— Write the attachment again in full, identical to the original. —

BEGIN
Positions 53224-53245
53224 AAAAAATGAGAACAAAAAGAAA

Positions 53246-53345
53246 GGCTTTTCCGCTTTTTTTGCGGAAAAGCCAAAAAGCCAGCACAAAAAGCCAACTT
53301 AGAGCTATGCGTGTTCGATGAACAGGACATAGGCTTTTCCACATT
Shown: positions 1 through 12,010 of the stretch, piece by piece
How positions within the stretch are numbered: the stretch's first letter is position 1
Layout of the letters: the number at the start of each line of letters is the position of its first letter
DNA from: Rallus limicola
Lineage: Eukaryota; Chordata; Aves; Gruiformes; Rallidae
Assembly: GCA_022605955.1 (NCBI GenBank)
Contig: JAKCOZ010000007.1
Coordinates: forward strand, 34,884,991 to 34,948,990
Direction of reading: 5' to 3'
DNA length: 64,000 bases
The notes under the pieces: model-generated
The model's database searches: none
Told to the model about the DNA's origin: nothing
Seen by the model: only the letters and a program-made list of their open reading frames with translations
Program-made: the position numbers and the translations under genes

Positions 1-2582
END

Positions 53224-53245
53224 AAAAAATGAGAACAAAAAGAAA

Positions 53246-53345
53246 GGCTTTTCCGCTTTTTTTGCGGAAAAGCCAAAAAGCCAGCACAAAAAGCCAACTT
53301 AGAGCTATGCGTGTTCGATGAACAGGACATAGGCTTTTCCACATT
Shown: positions 1 through 12,010 of the stretch, piece by piece
How positions within the stretch are numbered: the stretch's first letter is position 1
Layout of the letters: the number at the start of each line of letters is the position of its first letter
DNA from: Rallus limicola
Lineage: Eukaryota; Chordata; Aves; Gruiformes; Rallidae
Assembly: GCA_022605955.1 (NCBI GenBank)
Contig: JAKCOZ010000007.1
Coordinates: forward strand, 34,884,991 to 34,948,990
Direction of reading: 5' to 3'
DNA length: 64,000 bases
The notes under the pieces: model-generated
The model's database searches: none
Told to the model about the DNA's origin: nothing
Seen by the model: only the letters and a program-made list of their open reading frames with translations
Program-made: the position numbers and the translations under genes

Positions 1-2582